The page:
The World Health Organization classifies the hormones used in the oral contraceptives as Group 1 carcinogens, right along with substances like arsenic and asbestos, so there is also a direct cancer-causing effect of oral contraceptives. This link was most dramatically illustrated in a study published in 2009 in Cancer Epidemiology, Biomarkers & Prevention. Researchers from the Fred Hutchinson Cancer research Center, the University of Washington, and the National Cancer Institute looked at a large cohort of young women diagnosed with a particularly aggressive form of breast cancer. They found that use of oral contraceptives doubled the risk of this aggressive breast cancer in women aged 41-45 and quadrupled the risk for women under the age of 40.
In addition to an increasing prevalence of hormonal contraceptive use, the last four decades have also seen an increasing incidence of induced abortion. Numerous scholarly studies have found a link between induced abortion and breast cancer. A 2007 study published in the Journal of Physicians and Surgeons found that the rate of induced abortions was the best predictor of the incidence of breast cancer in a population. The 2009 study linking oral contraceptives and aggressive breast cancer in young women also found that induced abortion was an independent risk factor for breast cancer.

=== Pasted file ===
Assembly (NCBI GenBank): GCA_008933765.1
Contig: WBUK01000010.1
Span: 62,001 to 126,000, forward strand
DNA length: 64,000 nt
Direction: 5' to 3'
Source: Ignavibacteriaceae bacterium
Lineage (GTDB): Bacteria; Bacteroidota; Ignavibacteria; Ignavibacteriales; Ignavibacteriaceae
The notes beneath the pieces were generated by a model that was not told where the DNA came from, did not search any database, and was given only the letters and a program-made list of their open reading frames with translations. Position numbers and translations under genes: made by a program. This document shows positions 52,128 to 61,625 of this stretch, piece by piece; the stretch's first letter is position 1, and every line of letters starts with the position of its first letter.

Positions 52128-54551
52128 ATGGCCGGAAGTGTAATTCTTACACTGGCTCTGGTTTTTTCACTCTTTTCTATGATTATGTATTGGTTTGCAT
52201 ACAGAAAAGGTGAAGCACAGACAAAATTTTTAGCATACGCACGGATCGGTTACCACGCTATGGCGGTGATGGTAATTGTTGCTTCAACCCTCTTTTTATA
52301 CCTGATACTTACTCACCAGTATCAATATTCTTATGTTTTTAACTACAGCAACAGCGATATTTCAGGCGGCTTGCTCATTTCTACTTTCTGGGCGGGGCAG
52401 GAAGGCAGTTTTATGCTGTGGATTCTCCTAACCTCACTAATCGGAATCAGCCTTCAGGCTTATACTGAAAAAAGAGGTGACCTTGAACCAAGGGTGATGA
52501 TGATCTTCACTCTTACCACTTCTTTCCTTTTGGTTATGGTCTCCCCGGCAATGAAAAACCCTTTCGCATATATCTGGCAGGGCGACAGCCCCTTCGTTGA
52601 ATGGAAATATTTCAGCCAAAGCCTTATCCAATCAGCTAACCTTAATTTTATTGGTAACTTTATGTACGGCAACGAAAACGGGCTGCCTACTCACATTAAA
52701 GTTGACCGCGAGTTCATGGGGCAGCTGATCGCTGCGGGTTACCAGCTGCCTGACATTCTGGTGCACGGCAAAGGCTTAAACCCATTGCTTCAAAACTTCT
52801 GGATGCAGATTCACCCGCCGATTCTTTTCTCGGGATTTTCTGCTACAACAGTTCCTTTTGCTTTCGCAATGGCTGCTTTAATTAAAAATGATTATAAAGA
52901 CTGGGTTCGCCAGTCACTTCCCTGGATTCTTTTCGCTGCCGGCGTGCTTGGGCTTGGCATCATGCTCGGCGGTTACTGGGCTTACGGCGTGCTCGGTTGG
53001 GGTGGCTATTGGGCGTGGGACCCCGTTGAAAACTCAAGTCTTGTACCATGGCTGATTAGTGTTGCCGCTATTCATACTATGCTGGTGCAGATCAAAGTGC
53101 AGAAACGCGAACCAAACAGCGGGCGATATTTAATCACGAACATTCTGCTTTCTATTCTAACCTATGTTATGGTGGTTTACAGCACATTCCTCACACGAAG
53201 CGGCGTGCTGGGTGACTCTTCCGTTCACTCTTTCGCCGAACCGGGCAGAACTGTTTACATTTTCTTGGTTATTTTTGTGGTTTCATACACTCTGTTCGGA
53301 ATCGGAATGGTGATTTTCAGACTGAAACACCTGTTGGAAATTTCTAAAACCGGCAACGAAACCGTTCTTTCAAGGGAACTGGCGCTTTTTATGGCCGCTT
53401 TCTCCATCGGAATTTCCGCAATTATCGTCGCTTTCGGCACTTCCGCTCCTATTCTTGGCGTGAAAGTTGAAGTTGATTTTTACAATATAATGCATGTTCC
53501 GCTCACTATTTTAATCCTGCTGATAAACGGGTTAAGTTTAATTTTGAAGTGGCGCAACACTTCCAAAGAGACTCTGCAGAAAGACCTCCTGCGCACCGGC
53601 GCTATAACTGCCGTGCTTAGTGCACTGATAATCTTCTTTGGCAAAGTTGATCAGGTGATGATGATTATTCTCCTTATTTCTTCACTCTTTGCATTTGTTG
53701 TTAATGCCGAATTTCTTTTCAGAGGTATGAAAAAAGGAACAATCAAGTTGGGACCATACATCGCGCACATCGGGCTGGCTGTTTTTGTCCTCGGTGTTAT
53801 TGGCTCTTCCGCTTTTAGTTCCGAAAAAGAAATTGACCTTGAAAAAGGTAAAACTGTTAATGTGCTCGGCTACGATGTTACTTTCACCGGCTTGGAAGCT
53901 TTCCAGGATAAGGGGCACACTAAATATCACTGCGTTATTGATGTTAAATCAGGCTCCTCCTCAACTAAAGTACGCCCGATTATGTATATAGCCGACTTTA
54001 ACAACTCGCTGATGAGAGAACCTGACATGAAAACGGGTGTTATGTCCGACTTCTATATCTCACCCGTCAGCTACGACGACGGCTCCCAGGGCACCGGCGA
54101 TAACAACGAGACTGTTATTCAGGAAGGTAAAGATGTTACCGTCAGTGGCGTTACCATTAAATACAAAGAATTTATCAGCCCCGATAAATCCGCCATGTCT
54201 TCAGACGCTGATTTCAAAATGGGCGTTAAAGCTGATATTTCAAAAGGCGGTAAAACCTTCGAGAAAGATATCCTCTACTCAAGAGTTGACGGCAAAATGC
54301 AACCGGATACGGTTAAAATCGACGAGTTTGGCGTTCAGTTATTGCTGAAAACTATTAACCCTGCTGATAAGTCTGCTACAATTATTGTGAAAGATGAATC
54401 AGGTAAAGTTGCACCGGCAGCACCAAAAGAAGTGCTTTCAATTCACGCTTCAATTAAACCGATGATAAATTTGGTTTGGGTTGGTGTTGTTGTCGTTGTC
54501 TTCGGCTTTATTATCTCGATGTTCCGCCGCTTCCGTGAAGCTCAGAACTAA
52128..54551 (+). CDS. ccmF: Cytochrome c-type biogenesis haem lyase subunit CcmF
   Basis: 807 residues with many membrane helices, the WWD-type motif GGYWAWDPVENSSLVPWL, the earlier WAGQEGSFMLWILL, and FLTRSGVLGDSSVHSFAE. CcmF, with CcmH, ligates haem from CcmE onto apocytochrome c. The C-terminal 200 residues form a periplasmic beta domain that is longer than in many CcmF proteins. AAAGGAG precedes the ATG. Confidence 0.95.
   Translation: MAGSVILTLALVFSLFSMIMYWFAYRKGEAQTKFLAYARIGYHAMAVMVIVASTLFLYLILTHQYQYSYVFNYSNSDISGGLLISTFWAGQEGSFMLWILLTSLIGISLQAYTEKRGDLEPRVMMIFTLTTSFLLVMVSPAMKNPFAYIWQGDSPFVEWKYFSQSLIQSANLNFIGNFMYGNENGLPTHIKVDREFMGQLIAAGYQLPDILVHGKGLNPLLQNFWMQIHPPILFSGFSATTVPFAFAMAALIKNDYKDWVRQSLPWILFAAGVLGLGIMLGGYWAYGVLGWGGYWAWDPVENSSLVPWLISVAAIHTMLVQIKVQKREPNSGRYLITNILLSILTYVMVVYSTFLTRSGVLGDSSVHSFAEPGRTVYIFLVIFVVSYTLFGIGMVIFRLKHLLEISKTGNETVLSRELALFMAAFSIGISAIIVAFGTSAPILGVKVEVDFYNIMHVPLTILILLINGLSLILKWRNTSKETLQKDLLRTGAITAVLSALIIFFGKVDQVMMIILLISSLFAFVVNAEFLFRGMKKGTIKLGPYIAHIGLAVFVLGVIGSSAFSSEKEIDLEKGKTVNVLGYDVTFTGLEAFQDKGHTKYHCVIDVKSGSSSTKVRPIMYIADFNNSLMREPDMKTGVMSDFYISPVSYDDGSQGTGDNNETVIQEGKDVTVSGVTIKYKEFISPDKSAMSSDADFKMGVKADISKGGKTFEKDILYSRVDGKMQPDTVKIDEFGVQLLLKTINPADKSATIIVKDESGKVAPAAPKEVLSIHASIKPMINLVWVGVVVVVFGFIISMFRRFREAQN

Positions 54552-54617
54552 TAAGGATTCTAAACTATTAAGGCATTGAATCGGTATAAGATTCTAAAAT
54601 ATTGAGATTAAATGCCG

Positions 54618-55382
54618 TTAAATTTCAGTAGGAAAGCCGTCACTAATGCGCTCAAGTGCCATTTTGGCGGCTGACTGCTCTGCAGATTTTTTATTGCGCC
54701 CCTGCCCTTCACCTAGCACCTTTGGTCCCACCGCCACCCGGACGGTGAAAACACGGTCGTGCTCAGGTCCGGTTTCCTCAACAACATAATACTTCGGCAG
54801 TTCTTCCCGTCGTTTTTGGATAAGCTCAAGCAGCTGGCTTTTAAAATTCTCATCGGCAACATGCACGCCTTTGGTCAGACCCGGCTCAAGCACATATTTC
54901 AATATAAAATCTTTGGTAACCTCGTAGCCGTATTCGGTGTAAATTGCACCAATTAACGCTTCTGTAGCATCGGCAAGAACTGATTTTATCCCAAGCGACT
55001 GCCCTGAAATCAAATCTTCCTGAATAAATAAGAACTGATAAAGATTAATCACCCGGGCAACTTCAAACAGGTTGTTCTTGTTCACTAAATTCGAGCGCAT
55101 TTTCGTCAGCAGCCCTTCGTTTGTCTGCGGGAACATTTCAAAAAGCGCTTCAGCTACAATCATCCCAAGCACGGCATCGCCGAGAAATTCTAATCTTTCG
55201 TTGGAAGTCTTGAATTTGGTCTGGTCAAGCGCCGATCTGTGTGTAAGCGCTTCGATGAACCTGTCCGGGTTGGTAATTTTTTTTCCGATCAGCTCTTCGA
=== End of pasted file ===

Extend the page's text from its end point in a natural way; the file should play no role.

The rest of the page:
We now have at least three independent research groups documenting the exponential rise of breast cancer among young women since the 1970s in both the United States and Europe. During this same time frame there has been a similar rise in the use of oral contraceptives and the incidence of induced abortions. Numerous studies published in medical literature link breast cancer in young women to the use of hormonal contraceptives and induced abortion. Therefore, while the rise in the number of young women diagnosed with breast cancer is most certainly the result of many factors, abortion and the use of hormonal contraceptives must be considered leading etiologies. These are risks that are easily modified by behavior, so one would expect the researchers who are alarmed by the growing number of young women with breast cancer would be vigorously encouraging women to avoid both contraceptives and abortion. Unfortunately, this is not the case.